Outline for May 21, 1997

  1. Greetings and Felicitations
  2. Representing access control
    1. ACM
    2. ACLs - columns: (subject, rights)
    3. C-Lists - rows: (object, rights); use ticket analogy
  3. Capabilities Implementation
    1. Tagged Architecture: extra bits setting word so it can only be altered in privileged mode
    2. Cryptography (for a network or when no tags available): digitally sign capability with OS key
    3. Protection: keep capability in system area, OS manipulates them
    4. Copy right: can capabilities be inherited or copied? depends ...
  4. Revocation
    1. ACL: just delete entry giving subject access to object
    2. C-Lists: can track down all capabilities; better to use indirection and aliasing through a Global Object Table
  5. Discretionary AC Attacks: Trojan Horse
    1. overt - example edit a file
    2. covert - example delete all files
    3. a type of malicious logic (discuss this)
  6. Approaches
    1. Mandatory Access Control; works between compartments, but not within a single compartment
    2. Limited Protection Domain: easiest with C-list; if not, can be widened using TH, especially if ACLs are used and child has privileges of initiator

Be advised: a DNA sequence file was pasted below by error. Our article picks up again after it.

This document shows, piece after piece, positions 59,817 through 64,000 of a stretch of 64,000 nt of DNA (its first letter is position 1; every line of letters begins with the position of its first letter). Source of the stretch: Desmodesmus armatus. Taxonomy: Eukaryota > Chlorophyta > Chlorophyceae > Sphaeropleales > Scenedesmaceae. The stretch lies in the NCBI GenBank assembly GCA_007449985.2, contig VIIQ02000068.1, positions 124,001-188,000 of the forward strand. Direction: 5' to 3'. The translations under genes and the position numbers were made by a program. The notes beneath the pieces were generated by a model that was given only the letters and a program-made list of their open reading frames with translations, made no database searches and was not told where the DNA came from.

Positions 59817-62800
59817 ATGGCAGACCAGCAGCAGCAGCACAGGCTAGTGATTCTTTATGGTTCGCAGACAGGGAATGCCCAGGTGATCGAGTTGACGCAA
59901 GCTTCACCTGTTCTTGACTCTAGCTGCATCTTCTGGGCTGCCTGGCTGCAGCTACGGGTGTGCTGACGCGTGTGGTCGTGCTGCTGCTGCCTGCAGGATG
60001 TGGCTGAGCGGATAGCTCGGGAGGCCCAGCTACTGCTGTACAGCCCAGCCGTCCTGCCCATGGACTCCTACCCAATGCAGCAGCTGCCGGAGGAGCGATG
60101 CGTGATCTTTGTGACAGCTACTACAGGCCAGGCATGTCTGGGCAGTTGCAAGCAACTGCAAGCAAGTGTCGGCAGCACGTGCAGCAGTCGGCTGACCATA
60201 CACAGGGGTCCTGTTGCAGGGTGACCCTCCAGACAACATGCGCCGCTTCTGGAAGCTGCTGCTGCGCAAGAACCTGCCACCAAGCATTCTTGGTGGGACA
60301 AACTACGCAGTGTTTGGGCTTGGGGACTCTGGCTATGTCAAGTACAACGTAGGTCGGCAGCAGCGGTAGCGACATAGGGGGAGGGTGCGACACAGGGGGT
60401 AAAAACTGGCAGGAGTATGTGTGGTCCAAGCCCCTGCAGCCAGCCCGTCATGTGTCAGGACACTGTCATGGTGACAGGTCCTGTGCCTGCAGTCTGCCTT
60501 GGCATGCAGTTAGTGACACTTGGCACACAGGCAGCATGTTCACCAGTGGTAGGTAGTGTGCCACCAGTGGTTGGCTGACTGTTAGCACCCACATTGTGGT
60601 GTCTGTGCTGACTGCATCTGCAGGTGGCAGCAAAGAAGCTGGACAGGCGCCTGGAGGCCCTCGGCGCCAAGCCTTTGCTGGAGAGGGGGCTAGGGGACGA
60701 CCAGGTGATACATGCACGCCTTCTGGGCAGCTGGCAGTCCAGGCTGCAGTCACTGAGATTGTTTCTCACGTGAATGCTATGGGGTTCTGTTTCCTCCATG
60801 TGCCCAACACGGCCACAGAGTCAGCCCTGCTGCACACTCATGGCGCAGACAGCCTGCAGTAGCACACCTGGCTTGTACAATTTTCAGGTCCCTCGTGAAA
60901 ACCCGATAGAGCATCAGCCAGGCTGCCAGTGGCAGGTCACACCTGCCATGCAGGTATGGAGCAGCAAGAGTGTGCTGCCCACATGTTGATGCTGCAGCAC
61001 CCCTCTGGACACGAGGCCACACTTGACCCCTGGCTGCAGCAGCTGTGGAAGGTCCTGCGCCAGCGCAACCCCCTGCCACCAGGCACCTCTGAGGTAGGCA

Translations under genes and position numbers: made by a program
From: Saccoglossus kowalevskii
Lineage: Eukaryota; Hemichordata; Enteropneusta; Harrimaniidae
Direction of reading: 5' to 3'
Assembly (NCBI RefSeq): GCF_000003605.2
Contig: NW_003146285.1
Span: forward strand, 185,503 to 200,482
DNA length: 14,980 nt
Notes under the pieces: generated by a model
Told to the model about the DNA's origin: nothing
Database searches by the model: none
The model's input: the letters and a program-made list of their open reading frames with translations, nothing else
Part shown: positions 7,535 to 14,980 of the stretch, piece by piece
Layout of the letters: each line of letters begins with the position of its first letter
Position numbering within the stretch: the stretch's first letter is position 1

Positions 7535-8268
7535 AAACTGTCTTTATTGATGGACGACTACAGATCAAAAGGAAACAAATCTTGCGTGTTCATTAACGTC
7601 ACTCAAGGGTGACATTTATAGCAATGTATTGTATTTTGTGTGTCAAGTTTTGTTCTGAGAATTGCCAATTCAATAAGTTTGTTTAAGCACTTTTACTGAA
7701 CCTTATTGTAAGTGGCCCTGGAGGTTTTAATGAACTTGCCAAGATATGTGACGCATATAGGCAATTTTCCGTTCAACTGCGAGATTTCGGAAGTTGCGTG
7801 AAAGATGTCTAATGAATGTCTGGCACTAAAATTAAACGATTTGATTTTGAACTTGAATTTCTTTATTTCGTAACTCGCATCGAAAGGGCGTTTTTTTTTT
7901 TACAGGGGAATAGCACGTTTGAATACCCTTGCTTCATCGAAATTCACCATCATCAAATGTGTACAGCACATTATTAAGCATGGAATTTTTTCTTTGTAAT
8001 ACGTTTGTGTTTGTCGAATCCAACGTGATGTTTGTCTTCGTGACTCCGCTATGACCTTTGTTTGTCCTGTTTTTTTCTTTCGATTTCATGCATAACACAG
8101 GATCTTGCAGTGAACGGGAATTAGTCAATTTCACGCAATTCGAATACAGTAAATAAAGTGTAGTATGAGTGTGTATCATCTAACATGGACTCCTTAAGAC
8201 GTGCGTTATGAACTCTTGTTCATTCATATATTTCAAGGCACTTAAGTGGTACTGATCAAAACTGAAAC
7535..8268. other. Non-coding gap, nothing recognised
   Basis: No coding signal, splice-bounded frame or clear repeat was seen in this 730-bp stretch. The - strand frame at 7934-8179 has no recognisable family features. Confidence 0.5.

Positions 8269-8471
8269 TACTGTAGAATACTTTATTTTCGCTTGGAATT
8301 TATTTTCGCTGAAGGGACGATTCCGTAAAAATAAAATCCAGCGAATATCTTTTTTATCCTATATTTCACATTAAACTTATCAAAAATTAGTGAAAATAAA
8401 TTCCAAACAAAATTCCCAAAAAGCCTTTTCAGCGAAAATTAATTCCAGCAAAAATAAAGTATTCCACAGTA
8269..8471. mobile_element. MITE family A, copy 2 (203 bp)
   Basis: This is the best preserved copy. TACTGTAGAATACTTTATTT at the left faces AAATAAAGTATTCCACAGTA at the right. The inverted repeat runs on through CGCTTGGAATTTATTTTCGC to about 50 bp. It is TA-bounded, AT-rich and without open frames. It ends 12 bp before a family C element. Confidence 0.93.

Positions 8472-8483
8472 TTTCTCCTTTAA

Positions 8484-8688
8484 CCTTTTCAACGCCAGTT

3. Name-checking subsystem; catches accesses not in pattern (startup, .asm, .obj)
  7. Reference Monitor
    1. Controls access to a resource
    2. Verifiable: KISS Principlee
    3. Complete: should only be able to get to resource through the monitor
    4. Tamperproof: can't be changed without authorization
  8. MULTICS ring mechanism
    1. MULTICS rings: used for both data and procedures; rights are REWA
    2. (b1, b2) access bracket - can access freely; (b3, b4) call bracket - can call segment through gate; so if a's access bracket is (32,35) and its call bracket is (36,39), then assuming permission mode (REWA) allows access, a procedure in:
      rings 0-31: can access a, but ring-crossing fault occurs
      rings 32-35: can access a, no ring-crossing fault
      rings 36-39: can access a, provided a valid gate is used as an entry point
      rings 40-63: cannot access a
    3. If the procedure is accessing a data segment d, no call bracket allowed; given the above, assuming permission mode (REWA) allows access, a procedure in:
      rings 0-32: can access d
      rings 33-35: can access d, but cannot write to it (W or A)
      rings 36-63: cannot access d
  9. Lock and Key
    1. Associate with each object a lock; associate with each process that has access to object a key (it's a cross between ACLs and C-Lists)
    2. Example: use crypto (Gifford). X object enciphered with key K. Associate an opener R with X. Then:
      OR-Access: K can be recovered with any Di in a list of n deciphering transformations, so R = (E1(K), E2(K), ..., En(K)) and any process with access to any of the Di's can access the file
      AND-Access: need all n deciphering functions to get K: R = E1(E2(...En(K)...))
  10. Query Control
    1. Non-deducibility
    2. Inference question
    3. Tracker

Notes by Alan Jondle [TXT]
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Department of Computer Science
University of California at Davis
Davis, CA 95616-8562

Page last modified on 6/12/97